Transplantation of hematopoietic stem cells has been widely used as an approved treatment of leukemia, lymphoma and certain autoimmune conditions for the past fifty years. Other adult stem cells have demonstrated safety and efficacy in pre-clinical research and clinical trials. Mesenchymal stem cell transplants have been most widely studied in animals, especially horses & dogs, and humans. Many of these studies have focused on skeletal-muscular effects.
There is significant support for safety and efficacy in osteoarthritis, including cartilage regeneration, pain and inflammation reduction as well as recovery of function using intra-articular MSC injections. There are fewer studies of neural stem
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Discovery sheds new light on the process of stem cell generation, and will help promote safer stem-cell based studies and future clinical trials.
Dr. Andras Nagy’s laboratory at the Samuel Lunenfeld Research Institute of Mount Sinai Hospital and Dr. Timo Otonkoski’s laboratory at Biomedicum Stem Cell Center (University of Helsinki), as well as collaborators in Europe and Canada have identified genetic abnormalities associated with reprogramming adult cells to induced pluripotent stem (iPS) cells. The findings give researchers new insights into the reprogramming process, and will help make future applications of stem cell creation and subsequent use safer.
The brave new world of stem cell research dangles the exciting potential for a host of leading-edge treatments that may one day help cure debilitating diseases such as Alzheimer’s, Parkinson’s and other maladies that today cannot be treated with modern medicine.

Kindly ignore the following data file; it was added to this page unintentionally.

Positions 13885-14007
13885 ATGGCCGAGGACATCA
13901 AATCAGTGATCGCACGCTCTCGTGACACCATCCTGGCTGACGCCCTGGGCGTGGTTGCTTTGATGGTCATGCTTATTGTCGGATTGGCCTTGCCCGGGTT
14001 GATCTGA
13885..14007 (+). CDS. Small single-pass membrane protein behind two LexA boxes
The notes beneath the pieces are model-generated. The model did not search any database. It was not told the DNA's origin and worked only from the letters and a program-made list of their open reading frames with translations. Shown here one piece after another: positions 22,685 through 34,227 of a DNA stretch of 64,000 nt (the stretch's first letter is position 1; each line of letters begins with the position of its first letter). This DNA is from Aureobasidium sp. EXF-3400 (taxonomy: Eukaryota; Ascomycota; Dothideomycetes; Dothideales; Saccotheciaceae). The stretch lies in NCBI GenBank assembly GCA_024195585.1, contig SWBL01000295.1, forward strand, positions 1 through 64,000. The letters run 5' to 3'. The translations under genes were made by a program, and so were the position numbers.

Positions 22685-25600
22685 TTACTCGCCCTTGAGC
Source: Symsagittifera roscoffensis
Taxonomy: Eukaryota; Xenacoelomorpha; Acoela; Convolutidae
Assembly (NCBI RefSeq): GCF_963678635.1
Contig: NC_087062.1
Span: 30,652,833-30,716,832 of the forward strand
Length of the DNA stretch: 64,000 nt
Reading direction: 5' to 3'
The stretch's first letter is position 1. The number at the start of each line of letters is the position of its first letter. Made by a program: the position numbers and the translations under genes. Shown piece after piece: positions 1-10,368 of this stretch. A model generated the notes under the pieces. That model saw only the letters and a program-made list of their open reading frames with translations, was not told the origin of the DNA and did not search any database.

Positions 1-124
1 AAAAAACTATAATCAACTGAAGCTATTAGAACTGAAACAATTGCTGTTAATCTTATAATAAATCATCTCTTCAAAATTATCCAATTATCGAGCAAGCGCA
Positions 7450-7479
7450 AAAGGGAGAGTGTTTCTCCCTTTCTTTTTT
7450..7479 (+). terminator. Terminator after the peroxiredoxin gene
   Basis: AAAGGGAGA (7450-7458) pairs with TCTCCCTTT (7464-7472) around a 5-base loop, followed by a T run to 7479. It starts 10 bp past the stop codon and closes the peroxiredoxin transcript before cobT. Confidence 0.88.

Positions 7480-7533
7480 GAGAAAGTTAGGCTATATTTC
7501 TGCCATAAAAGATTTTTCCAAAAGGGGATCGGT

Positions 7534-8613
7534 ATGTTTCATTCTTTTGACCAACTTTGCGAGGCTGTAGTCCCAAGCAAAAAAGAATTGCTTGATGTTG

However, not much thought has been given to how those products might be regulated and how issues of legal liability may be addressed in a way that encourages scientific innovation but also protects the patients for whom these treatments might provide great relief.
Now, an attorney and law professor from the UCLA School of Law and a member of the
Until recently, when a patient suffering a heart attack arrived at a hospital, doctors could open the blocked blood vessel and restore blood flow to prevent further damage. But there was nothing they could do to reverse the harm already done. That damage — scarring that can kill up to 50 percent of the heart — leaves patients with difficulty breathing, loss of energy and the inability to do things such as walk up stairs. Some patients need transplants. And some end up with hearts so weak they die.
The solution: Now doctors can repair that damage. In
A first-of-its-kind study is just getting underway at University of Minnesota Physicians Heart at Fairview, in Minneapolis. The FDA-approved trial is designed to test the impact of stem cells on restoring the heart’s muscle function in patients suffering from advanced heart failure. The results of the trial could impact the future of health care in the area of heart disease, and may one day save lives (…)
“This trial is designed for heart failure patients in the end stage of heart failure, with no options for treatment,” explained Ganesh Raveendran, M.D., who is the principal investigator of the clinical trial.